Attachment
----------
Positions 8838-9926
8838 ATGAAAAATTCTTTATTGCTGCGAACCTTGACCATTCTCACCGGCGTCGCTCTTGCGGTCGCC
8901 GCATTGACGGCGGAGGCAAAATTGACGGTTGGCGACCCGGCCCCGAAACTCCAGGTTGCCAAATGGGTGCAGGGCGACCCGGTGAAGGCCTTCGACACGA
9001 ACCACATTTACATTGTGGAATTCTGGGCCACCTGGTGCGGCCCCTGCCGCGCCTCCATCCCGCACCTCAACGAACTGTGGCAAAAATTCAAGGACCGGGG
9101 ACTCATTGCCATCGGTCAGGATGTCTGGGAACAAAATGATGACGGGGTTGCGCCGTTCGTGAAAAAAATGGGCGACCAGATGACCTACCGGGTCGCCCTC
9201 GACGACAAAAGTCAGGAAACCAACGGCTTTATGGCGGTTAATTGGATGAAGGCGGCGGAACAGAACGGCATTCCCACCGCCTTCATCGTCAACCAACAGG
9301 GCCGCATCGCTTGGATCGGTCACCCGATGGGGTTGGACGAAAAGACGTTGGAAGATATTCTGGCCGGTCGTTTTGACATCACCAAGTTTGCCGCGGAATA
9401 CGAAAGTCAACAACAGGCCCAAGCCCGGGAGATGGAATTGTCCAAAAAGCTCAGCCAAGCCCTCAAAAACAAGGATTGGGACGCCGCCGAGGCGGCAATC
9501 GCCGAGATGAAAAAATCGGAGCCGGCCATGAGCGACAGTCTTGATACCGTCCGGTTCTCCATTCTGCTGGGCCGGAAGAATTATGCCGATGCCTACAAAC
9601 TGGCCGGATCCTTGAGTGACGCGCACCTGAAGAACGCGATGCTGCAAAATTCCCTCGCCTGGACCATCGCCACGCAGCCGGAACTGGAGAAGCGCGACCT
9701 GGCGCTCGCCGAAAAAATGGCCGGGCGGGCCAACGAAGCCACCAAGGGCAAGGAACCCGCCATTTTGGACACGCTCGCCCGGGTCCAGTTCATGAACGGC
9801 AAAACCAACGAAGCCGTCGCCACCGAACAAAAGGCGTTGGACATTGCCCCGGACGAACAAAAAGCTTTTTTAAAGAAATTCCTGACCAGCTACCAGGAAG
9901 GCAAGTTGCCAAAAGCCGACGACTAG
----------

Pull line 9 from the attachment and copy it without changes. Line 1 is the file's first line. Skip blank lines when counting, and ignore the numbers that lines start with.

9501 GCCGAGATGAAAAAATCGGAGCCGGCCATGAGCGACAGTCTTGATACCGTCCGGTTCTCCATTCTGCTGGGCCGGAAGAATTATGCCGATGCCTACAAAC